There are many "Slot" lakes that the TPWD use the size limits to try and regulate and help "mold" that lake into a bettery fishery. Even though most of us do NOT keep the short fish, it is encouraged to help balance out that lake.

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#11911548 - 11/01/16 01:39 PM Re: Limits on Bass? [Re: ezbassin]
Ranger1 Online   content
TFF Celebrity

Registered: 08/28/03
Posts: 5104
Loc: Allen, Texas
Originally Posted By: ezbassin
Largemouth Bass are special.


Especially in my deep fryer
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#11911551 - 11/01/16 01:43 PM Re: Limits on Bass? [Re: Dan90210]
Outdoordude Offline
Extreme Angler

Registered: 04/20/09
Posts: 1961
You do raise an important point , Dan, that some don't want to admit. Hooking and handling mortality is a real thing, even when we strive to minimize it. And tournament mortality, especially in the summer on highly pressured lakes, can have an impact on a population.

Although we should always try to minimize mortality, I actually think that tournament mortality compensates for the lack of harvest. It could easily be considered wasteful, but for the raw numbers of the population, the result is similar to what would happen if most anglers took a couple home each time they went out. One obvious difference is that tournament mortality usually affects the bigger individuals more than the smaller ones. But, it would be hard to convince people to only take home little ones if harvest were to be promoted again because it's a hassle to clean dinks, especially when you can only keep a few at a time.

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#11911562 - 11/01/16 01:48 PM Re: Limits on Bass? [Re: Dan90210]
CoachCBA Offline
TFF Celebrity

Registered: 07/10/10
Posts: 5490
Loc: Whitehouse, TX
I keep every bass I can under 16 inches. I'd like to think that I could keep more than 5 at a time, but the reality is most of my fun trips I don't catch 5 keepers.
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"One can only get so stupid, then you die." - Pilothawk

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#11911565 - 11/01/16 01:49 PM Re: Limits on Bass? [Re: Outdoordude]
Doug R. Offline
TFF Celebrity

Registered: 06/11/12
Posts: 8086
Loc: Cowboy Nation
Originally Posted By: Outdoordude
You do raise an important point , Dan, that some don't want to admit. Hooking and handling mortality is a real thing, even when we strive to minimize it. And tournament mortality, especially in the summer on highly pressured lakes, can have an impact on a population.

Although we should always try to minimize mortality, I actually think that tournament mortality compensates for the lack of harvest. It could easily be considered wasteful, but for the raw numbers of the population, the result is similar to what would happen if most anglers took a couple home each time they went out. One obvious difference is that tournament mortality usually affects the bigger individuals more than the smaller ones. But, it would be hard to convince people to only take home little ones if harvest were to be promoted again because it's a hassle to clean dinks, especially when you can only keep a few at a time.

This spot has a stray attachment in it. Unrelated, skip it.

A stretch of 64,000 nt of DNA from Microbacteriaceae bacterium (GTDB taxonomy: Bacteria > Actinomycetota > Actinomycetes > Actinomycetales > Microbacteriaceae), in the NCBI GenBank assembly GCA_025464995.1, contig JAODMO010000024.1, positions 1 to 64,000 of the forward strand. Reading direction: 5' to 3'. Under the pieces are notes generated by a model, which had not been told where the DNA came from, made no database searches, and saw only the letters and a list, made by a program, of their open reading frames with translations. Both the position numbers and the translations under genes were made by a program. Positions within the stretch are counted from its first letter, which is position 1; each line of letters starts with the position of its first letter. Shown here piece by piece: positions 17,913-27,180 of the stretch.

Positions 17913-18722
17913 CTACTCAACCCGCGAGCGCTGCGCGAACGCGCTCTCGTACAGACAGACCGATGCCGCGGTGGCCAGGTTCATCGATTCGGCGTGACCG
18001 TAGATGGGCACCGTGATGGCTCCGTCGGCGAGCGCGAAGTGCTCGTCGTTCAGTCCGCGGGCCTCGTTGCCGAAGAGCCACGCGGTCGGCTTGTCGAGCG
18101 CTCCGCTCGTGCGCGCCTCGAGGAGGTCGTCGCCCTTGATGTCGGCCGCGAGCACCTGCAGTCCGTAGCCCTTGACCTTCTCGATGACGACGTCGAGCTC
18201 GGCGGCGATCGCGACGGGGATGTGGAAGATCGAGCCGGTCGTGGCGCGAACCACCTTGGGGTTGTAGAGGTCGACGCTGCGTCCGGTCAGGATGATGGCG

don't like 8 out of 10 fish caught in a tournament die?
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#11911582 - 11/01/16 02:03 PM Re: Limits on Bass? [Re: Doug R.]
Bigron119 Offline
TFF Team Angler

Registered: 06/28/07
Posts: 4111
Loc: Lufkin, TX
Where did you find that? I googled it and it is surely NOT 90%. BUT, it could depend on the location, time of year, type of tournament and the contestant ability and desire for fish care. But, I think 90% is a misrepresentation of the actual number that die. Then the next question is HOW long after a tournament does the fish survive could be the survey question also. If you go for 1 or 2 years then YEP they gonna die! roflmao


Edited by Bigron119 (11/01/16 02:05 PM)

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#11911595 - 11/01/16 02:11 PM Re: Limits on Bass? [Re: Dan90210]
huntfish45 Offline
Green Horn

Registered: 10/01/16
Posts: 14
Loc: Aubrey, TX
"During an Oklahoma Department of Wildlife Conservation study, up to 43 percent of fish released after being caught died within six days as a result of inadequate holding and weigh in procedures during tournaments."
But we all know tourney's mean $$ for the area, sponsors and all that flash n fame. So they aren't going anywhere.. Even though some wish they would.
Tourney's in our local lakes are just taking decent fish away from the average guy that loves to fish for fun and food.

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#11911599 - 11/01/16 02:13 PM Re: Limits on Bass? [Re: huntfish45]
CoachCBA Offline
TFF Celebrity

Registered: 07/10/10
Posts: 5490
Loc: Whitehouse, TX
Originally Posted By: huntfish45
"During an Oklahoma Department of Wildlife Conservation study, up to 43 percent of fish released after being caught died within six days as a result of inadequate holding and weigh in procedures during tournaments."
But we all know tourney's mean $$ for the area, sponsors and all that flash n fame. So they aren't going anywhere.. Even though some wish they would.
Tourney's in our local lakes are just taking decent fish away from the average guy that loves to fish for fun and food.


I just could not possible disagree with you more.
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"One can only get so stupid, then you die." - Pilothawk